Jared Parsons wrote a post very similar to one that I have been wanting to do for a while. Check it out: http://blogs.msdn.com/jaredpar/archive/2008/12/02/mapping-linq-to-f.aspx
His post maps the common C#/VB.NET LINQ methods to F# function names.
I like to think about this a little differently. There are a bunch of well known functions in programming which tend to get used a bit more in functional programming. C#/VB.NET and the BCL names things rather unintuitive if you are accustomed to the functional names for these functions.
To throw a little more confusion in the mix, there are aliases and special cases for reduce.
Fold is an implementation of reduce which implies some order to how the reduction is performed. Usually fold is an alias for fold right, which means go from left to right. The other is fold_right which does the same thing but goes from right to left.
Sum, Max, Min and Average are all special cases of Aggregate or reduce.
If you are new to functional programming it will help to remember all of this. Read the wikipedia page for map: http://en.wikipedia.org/wiki/Map_(higher-order_function) and be sure to look in the See also section for the reduce page and the external links for this link: http://www.cse.unsw.edu.au/~en1000/haskell/hof.html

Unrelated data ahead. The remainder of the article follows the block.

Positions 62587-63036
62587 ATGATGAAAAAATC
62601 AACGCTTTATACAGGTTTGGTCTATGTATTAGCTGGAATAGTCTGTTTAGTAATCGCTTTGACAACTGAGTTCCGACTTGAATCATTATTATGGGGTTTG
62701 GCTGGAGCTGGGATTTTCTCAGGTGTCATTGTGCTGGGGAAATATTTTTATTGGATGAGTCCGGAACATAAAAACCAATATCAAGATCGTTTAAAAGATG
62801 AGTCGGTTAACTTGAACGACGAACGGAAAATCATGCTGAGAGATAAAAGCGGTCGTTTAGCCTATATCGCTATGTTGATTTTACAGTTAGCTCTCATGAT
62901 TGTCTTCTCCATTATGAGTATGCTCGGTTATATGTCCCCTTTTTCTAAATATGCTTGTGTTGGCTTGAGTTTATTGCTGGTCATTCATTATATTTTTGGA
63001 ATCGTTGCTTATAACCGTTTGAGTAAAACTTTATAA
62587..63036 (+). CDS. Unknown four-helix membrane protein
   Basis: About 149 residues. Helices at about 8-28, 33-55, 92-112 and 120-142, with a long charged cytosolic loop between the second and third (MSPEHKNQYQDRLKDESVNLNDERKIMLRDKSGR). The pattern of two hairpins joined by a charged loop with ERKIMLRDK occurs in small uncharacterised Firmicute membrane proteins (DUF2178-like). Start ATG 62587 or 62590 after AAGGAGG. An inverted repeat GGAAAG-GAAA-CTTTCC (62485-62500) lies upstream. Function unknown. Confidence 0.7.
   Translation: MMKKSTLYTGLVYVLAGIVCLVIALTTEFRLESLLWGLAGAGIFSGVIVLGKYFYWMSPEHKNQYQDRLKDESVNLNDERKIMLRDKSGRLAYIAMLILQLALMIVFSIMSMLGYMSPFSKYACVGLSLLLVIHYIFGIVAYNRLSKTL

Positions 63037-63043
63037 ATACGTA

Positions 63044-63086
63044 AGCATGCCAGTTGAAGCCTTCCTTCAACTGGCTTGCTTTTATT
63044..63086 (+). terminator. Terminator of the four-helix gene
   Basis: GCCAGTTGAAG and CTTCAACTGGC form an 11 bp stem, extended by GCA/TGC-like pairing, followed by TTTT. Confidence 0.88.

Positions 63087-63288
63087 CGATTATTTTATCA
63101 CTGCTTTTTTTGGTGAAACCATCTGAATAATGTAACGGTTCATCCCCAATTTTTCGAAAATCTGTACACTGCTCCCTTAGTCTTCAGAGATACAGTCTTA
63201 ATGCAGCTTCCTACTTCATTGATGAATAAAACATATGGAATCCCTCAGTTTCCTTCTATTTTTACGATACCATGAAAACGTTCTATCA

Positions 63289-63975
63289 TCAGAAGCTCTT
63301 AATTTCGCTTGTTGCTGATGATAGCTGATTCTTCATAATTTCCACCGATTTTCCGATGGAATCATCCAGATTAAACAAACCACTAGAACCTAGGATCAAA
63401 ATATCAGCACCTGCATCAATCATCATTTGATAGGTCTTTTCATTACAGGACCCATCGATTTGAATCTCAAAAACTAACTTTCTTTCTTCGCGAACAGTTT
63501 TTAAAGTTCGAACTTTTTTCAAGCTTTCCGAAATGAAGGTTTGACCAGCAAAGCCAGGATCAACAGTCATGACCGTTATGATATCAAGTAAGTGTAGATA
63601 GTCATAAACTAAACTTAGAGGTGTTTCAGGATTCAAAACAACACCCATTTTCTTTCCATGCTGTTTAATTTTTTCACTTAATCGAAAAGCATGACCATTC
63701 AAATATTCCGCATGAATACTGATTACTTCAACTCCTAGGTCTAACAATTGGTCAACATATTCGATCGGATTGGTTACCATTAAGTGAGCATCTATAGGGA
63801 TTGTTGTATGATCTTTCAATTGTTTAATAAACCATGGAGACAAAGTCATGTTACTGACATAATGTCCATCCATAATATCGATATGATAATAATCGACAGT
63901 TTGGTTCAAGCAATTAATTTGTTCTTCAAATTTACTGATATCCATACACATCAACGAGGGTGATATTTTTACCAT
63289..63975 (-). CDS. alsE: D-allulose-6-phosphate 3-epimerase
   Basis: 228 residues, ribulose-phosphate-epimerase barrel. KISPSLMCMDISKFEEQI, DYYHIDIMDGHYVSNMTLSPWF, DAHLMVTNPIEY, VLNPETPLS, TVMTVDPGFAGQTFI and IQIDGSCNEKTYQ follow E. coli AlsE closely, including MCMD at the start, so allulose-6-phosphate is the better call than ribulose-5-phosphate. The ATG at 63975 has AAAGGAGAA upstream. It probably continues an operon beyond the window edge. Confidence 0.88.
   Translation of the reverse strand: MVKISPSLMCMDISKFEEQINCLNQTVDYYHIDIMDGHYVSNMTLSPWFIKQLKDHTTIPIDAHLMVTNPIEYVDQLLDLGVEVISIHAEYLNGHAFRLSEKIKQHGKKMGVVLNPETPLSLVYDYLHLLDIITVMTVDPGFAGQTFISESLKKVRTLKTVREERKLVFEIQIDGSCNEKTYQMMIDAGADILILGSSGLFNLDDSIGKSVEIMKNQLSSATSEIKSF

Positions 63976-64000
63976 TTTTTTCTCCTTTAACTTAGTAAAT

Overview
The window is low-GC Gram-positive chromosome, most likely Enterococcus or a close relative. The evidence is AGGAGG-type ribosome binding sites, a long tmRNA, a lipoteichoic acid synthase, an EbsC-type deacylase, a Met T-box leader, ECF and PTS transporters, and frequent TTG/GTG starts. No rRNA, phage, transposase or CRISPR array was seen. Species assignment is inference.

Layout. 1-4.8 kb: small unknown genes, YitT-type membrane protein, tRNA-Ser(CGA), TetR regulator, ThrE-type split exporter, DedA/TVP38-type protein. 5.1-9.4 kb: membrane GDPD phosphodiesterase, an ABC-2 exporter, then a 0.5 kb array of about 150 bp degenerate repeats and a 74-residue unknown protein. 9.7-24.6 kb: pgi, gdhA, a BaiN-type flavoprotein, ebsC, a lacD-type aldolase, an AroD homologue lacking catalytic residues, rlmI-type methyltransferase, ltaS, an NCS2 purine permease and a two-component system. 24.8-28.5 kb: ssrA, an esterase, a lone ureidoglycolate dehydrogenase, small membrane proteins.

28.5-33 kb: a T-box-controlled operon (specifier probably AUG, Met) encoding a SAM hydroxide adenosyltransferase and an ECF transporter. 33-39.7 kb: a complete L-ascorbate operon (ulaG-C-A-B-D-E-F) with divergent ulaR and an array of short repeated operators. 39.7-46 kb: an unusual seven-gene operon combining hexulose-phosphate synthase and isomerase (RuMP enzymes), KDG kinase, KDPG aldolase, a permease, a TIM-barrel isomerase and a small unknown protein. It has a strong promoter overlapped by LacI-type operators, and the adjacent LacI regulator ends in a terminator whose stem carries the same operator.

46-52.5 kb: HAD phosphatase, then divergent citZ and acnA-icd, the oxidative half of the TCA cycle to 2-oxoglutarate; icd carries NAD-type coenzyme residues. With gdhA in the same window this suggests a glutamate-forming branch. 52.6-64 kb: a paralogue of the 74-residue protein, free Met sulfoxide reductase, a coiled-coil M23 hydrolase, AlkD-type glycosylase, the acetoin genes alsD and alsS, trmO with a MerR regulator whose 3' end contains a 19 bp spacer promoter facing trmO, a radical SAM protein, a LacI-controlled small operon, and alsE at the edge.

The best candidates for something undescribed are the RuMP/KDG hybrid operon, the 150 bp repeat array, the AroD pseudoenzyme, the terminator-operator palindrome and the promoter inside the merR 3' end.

— begin joke here —
F# does an interesting thing and names its generic generator function “unfold” since it is the opposite of fold. This means it is the opposite of reduce. Since any specific functions implemented with fold can be considered a reduction function, and in chemistry reduction has an opposite, I like to call the concept of unfold by the name “oxidate” or “oxidize”. e.g. here is an oxidation function for Fibinacci sequence until the value is one million. It is lifted from Chris Smith’s blog:
let fibs =
(1,1) |> Seq.unfold
(fun (n0,n1) ->
if n0 <= 1000000 then
Some (n0, (n1, n0 + n1))
Finally, there is one more similar terminology: generators.
Python calls methods like this “generators” although the docs in PEP 255 also calls them “producer functions”. PEP 289 defines a short hand expression for these things which is very similar to F# sequence expressions.
Now that IronPython is 2.0 final and we know F# will be shipped with Visual Studio 2010, please remember that sequence expressions in F# and generator expressions in python are just two forms of oxidation.